The Training Page of Volunteer Today has practical trainer techniques and activities to make orientation sessions more productive and valuable. There are also ideas to help enhance the professional volunteer manager's training level.
~ January 2007 ~ Topics
Handling Disruptive Questions
Training is clicking along and someone interrupts with a disruptive question or the same person asks question after question after question, rarely with a point. Here are some tips to handle that individual.
We now have downloadable books available in PDF format. Check out our online bookstore for Handling Problem Volunteers by Steve McCurley and Sue Vineyard now available electonically.
Tips on Speech Notes
Managers of volunteer programs are frequently in the position of speechmaker, rather than trainer. The person goes to the local service club or college class and presents information on programs and volunteer opportunities. In most cases the person uses notes (and if you are not, you should) to make key points. Here are some tips on making a polished speech when using notes.
Experiential Learning Model
Experiential Learning is much talked about in adult education. It is a model of training that fully engages a learner, based on something he/she has actually experienced. In reviewing the effectiveness of training it is helpful to use the model for experiential learning and see if you are providing the opportunity for all the steps in the model. There will be a higher retention rate if you do so. For some, this diagram is review, for others a new notion about how to organize training.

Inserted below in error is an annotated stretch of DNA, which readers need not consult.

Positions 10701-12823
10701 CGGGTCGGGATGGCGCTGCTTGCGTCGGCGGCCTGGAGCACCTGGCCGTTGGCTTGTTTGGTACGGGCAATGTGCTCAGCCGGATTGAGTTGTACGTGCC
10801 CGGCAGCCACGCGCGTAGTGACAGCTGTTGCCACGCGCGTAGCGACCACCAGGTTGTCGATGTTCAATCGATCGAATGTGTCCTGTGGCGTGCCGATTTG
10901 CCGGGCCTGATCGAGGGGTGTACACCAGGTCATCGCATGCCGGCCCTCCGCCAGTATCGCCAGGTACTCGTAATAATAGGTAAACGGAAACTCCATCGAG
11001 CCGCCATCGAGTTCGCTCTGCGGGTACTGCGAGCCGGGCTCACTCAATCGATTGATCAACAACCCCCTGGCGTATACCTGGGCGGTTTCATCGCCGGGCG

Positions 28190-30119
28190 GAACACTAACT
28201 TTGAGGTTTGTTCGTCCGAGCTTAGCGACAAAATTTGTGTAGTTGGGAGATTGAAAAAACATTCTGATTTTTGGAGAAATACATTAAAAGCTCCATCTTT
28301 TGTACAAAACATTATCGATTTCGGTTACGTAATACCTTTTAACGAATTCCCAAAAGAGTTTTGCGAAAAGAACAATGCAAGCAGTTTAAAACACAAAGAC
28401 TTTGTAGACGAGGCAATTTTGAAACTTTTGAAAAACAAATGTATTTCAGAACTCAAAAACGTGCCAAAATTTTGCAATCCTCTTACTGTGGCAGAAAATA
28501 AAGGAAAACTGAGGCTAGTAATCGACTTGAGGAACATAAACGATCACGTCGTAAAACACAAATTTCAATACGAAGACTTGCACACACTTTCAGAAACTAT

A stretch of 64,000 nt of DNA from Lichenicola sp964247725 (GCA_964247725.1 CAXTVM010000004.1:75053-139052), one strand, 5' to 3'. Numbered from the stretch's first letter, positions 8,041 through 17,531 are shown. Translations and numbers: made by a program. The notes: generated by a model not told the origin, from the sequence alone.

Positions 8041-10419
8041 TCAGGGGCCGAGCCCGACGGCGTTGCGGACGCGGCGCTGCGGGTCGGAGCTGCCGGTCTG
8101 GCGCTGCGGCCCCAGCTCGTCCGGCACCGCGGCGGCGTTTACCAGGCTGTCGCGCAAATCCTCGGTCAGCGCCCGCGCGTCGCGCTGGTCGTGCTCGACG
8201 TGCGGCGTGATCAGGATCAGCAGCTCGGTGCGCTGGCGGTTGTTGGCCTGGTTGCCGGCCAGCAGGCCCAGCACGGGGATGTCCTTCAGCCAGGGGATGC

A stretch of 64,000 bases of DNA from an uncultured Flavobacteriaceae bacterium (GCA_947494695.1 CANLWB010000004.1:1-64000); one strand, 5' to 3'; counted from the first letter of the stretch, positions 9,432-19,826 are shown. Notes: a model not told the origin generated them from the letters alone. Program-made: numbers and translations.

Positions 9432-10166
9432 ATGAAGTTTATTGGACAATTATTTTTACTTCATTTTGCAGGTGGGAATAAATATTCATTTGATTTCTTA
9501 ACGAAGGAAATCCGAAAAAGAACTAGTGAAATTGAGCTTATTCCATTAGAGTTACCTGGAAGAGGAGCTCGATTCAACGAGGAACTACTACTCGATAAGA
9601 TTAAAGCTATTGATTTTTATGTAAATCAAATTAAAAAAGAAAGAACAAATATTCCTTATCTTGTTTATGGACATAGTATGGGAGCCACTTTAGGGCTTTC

1. Experiencing is the activity phase of training (talking at someone is not experiential). There is an exercise, case study, sharing, or group problem solving.
There are those who believe that the process starts over again when the learner reaches the application stage, as new experiences guide them to new learnings, hence the broken arrow in the diagram above.
COLLEGE PROGRAMS ON NONPROFIT AND VOLUNTEER MANAGEMENT
Close to 200 colleges and universities offer academic programs on nonprofit and volunteer sector management. They are usually master's degree programs, but not always. American Humanics sponsors undergraduate programs, as well. If you are looking to push out the professional development window, consider taking a course at one of these colleges. A full list resides at http://tltc.shu.edu/npo/. Thank Roseanne Mirabella, of Seton Hall University for keeping up with this list.
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